On 18 Aug, 09:52, Bruno Marchal <marc...@ulb.ac.be> wrote:
> On 17 Aug 2009, at 22:41, Flammarion wrote:
>
>
>
>
>
> > On 17 Aug, 14:46, Jesse Mazer <laserma...@hotmail.com> wrote:
> >> 1Z wrote:
> >>>> But those space-time configuration are themselves described by
> >>>> mathematical functions far more complex that the numbers
> >>>> described or
> >>>> explain.
>
> >> But what is this "primary matter"? If it is entirely divorced from
> >> all the evidence from physics that various abstract mathematical
> >> models of particles and fields can be used to make accurate
> >> predictions about observed experimental results, then it becomes
> >> something utterly mysterious and divorced from any of our empirical
> >> experiences whatsoever (since all of our intuitions regarding
> >> 'matter' are based solely on our empirical experiences with how it
> >> *behaves* in the sensory realm, and the abstract mathematical
> >> models give perfectly accurate predictions about this behavior).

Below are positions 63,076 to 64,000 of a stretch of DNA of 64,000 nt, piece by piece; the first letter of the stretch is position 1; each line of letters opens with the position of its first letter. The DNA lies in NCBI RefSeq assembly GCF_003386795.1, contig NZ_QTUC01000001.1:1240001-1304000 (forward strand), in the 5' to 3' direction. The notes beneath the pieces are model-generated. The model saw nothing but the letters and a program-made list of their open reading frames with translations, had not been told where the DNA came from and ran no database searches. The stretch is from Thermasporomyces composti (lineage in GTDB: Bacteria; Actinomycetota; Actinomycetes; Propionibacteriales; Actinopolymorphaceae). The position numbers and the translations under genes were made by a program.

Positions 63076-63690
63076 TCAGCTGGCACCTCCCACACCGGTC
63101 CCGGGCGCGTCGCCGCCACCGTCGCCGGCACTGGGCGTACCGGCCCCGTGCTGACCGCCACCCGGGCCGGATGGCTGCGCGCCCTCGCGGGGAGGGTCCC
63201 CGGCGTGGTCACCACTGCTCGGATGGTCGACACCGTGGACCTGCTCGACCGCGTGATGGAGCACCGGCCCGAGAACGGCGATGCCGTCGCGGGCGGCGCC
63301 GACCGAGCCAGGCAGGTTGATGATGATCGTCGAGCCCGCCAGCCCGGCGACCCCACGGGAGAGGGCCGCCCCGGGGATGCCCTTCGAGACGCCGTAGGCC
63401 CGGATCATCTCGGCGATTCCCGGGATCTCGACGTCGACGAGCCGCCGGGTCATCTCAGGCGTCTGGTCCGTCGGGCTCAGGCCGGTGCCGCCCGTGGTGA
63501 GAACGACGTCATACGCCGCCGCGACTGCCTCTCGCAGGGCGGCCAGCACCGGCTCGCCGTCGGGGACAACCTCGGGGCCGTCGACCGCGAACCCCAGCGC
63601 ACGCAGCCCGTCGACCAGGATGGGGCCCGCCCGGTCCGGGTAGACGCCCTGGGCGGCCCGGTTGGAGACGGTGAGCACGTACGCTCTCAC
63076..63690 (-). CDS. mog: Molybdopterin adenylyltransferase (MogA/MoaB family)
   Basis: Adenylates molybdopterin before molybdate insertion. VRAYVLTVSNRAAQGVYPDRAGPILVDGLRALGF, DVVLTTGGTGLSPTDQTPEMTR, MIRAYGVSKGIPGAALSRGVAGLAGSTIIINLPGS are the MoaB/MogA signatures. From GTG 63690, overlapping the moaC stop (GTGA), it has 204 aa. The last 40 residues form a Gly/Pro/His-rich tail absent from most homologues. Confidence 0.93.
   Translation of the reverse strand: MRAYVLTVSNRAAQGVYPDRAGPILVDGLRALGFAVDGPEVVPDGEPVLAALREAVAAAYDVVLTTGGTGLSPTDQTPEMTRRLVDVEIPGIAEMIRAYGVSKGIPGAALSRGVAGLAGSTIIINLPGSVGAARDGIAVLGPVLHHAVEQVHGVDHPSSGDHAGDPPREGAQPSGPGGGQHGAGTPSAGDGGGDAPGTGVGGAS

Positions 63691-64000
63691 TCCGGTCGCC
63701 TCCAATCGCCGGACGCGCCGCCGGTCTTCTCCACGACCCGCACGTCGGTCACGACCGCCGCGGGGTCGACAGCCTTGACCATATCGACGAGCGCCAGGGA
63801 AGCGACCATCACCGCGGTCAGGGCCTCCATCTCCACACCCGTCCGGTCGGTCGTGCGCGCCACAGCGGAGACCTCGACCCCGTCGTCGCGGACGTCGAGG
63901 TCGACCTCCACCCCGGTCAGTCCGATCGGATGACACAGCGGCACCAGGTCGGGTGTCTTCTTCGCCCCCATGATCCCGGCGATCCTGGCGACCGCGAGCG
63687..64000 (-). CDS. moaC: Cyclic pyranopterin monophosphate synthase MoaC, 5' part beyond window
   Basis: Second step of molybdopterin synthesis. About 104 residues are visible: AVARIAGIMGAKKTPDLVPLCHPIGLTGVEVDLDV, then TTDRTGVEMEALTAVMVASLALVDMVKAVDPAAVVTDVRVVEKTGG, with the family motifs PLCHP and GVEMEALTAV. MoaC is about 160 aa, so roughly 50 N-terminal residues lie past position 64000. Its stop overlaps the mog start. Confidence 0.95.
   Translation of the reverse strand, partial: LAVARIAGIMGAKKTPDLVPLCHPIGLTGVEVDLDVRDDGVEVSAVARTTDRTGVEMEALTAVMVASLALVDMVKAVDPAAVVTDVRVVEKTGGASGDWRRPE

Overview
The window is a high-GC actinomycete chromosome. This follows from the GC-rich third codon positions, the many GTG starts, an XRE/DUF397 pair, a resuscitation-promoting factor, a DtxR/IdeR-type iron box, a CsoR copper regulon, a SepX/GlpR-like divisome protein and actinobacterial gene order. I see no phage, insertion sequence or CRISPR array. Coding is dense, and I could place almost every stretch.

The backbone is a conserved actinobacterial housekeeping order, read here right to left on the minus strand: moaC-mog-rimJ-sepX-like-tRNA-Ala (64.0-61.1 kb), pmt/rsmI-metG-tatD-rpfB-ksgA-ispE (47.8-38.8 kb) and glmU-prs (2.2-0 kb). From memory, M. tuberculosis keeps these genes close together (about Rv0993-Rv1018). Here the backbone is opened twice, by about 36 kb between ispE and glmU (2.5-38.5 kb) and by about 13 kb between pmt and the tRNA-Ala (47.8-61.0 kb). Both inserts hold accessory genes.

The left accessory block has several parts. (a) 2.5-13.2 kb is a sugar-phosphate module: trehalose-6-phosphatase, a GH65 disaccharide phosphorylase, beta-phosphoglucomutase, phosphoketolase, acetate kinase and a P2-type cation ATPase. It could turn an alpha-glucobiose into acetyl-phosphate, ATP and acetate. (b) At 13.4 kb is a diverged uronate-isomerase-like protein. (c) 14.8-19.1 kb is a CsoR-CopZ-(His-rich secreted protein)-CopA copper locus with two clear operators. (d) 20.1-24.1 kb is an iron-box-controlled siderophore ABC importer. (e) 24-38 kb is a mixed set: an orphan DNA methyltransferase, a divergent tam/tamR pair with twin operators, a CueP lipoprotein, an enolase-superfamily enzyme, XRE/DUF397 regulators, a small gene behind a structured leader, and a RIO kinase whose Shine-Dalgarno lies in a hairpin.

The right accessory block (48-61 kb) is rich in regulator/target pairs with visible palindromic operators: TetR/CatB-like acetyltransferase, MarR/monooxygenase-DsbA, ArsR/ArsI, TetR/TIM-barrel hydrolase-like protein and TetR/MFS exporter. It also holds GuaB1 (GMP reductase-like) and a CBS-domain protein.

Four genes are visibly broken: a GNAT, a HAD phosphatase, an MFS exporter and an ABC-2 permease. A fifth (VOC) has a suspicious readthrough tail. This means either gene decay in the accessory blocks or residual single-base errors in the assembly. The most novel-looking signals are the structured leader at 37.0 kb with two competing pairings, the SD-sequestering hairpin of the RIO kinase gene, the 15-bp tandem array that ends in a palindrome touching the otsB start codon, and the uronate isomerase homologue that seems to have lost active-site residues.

>
> > Primary matter is very much related to the fact that some theories of
> > physics work and other do not. It won't tell you which ones work, but
> > it will tell you why there is a difference. It solves the white rabbit
> > problem.
>
> QM mechanics solves mathematically the white rabbit problem.

That is still a subset of all possible maths, just like a single-world
universe. Is it a contingent fact that only that subset exists?

>I do
> agree with this, but to say it does this by invoking primitive matter
> does not follow. On the contrary QM amplitude makes primitive matter
> still more hard to figure out. Primitive matter is, up to now, a
> metaphysical notion. Darwinian evolution can justify why we take
> seriously the consistency of our neighborhood, and why we extrapolate
> that consistency, but physicists does not, in their theories, ever
> postulate *primitive* matter.

PM in the sense I define it is quite compatible
with a QM MV (= Tegmark's level III)

> > We don't see logically consistent but otherwise bizarre
> > universes because they are immaterial and non-existent--not matter
> > instantiates
> > that particualar amtehamtical structure.
>
> Are you defending Bohm's Quantum Mechanics?

No. I am defending the idea that PM just *is* contingent
existence. What is immaterial just ain't there.

>The wave without particles
> still act physically, indeed they have to do that for the quantum
> disappearance of the white rabbits.
>
> Bruno
>
> http://iridia.ulb.ac.be/~marchal/
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